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Swimmer Gabriel Mastromatteo, from the University of Toronto, and basketball guard Sarah Gates, from McMaster University, pose with their Lois and Doug Mitchell Awards for the 2022-2023 U Sports Male and Female Athletes of the Year in Calgary on May 24.Todd Korol/The Canadian Press

Sarah Gates and Gabriel Mastromatteo were crowned winners of the Lois and Doug Mitchell trophies for the 2022-23 season on Wednesday night. It’s the fifth time that both awards were given to nominees from Ontario’s conference, the OUA.

The winners were announced at the McDougall Centre in Calgary, marking the 30th anniversary of the awards.

The eight nominees – one male and one female – from each of the four U Sports conferences received a commemorative gold ring. Gates and Mastromatteo each received a trophy, as well as a $5,000 scholarship to attend any graduate school in Canada.

The winners were selected by a combined vote of the Canadian Athletic Foundation and the public on Consideration for the award is based on athletic accomplishment, sportsmanship and leadership.

“We had an exceptional group of nominees this year, with seven academic All-Canadians and five most-outstanding athletes-of-the-year winners in their respective sports,” said Pierre Arsenault, CEO of U Sports. “To be recognized like this is a wonderful accomplishment for Sarah and Gabe.

The awards turned out to be a historic win for both the McMaster Marauders and the University of Toronto Blues.

For Gates, the award caps off her university basketball career on a high note. The Marauders guard is the first athlete from the school to take home the Lois Mitchell Trophy.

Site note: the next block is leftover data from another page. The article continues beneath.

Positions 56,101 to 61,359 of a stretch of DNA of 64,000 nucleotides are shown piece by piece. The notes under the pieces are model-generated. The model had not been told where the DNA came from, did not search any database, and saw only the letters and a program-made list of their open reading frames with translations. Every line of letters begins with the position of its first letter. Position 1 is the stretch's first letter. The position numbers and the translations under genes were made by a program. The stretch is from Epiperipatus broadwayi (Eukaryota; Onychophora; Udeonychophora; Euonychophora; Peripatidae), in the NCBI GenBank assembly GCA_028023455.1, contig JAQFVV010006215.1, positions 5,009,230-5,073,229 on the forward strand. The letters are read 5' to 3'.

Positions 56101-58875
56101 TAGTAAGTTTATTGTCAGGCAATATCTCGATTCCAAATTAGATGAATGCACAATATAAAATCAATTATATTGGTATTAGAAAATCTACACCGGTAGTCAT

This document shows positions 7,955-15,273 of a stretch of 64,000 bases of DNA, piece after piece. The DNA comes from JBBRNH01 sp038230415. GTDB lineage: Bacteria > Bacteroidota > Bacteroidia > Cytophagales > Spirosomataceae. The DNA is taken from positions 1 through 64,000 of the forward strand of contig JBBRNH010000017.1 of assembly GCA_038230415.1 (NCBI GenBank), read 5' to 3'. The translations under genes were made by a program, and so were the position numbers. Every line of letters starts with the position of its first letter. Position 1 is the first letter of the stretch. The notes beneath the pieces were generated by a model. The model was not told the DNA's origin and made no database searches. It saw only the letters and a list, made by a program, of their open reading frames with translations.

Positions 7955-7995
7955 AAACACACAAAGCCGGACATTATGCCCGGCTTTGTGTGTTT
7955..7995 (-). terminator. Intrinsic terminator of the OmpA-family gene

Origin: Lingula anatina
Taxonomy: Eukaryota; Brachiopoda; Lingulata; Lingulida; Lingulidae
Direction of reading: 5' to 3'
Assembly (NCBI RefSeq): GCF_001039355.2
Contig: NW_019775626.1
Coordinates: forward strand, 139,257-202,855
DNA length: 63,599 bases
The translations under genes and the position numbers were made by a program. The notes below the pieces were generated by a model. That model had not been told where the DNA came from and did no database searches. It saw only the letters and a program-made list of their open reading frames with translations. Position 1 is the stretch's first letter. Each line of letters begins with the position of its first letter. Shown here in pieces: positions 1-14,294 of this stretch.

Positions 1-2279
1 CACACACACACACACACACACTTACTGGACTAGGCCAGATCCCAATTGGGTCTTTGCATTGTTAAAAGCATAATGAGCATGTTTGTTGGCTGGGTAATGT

After leading the country in points per game (27.3), field goals made (210), three-pointers (73) and free throws made (117), Gates not only spearheaded the Marauders to become the OUA’s top offensive team, but she won the 2023 Nan Copp Trophy as U Sports women’s basketball player of the year.

While she admits the award came as a shock, Gates credits her coach for helping her find the voice to champion for women’s sports. The award is another reminder of the power of girls in sports, she added.

“I didn’t know if I was going to win or anything, so it was nice to see it pan out the way it did,” Gates said. “Hopefully, the future generation of women can kind of go through that process and believe in themselves early and just see everything that they can accomplish.”

Although Mastromatteo is only in his second year swimming for the Blues, his experience and dominance in the pool have led him to become the first male athlete from U of T to win the Doug Mitchell Trophy.

This past season, the Kenora, Ont., native earned six medals split over long- and short-course races and set a OUA record during the conference championships. Mastromatteo was also at the Olympic Games in Tokyo, where he placed 38th overall in the 100-metre breaststroke and helped two medley relays finish seventh and 13th overall.

Despite his impressive list of accolades, Mastromatteo said this award represents more than his performance in the pool.

“It’s a reflection of winning, yes, but also being able to academically prosper and being able to be involved with the people who matter to me,” he said. “It really emphasizes how much effort I’ve put into being a well-rounded individual, and I’ve always thought that was extremely important.”

Lois Mitchell, whose name is on the award with her late husband, said she was proud of all the nominees, and said, “Sarah and Gabe had outstanding seasons and are excellent recipients of the Lois and Doug Mitchell Awards.”

Female finalists for the award included Tatum Amy of Mount Royal, Kendra Woodland of the University of New Brunswick and Jessy Lacourse of Laval.

The other male finalist included Pablo Collin of McGill, Andrew Peverill of Saint Mary’s and Jordan Canham of the University of Alberta.

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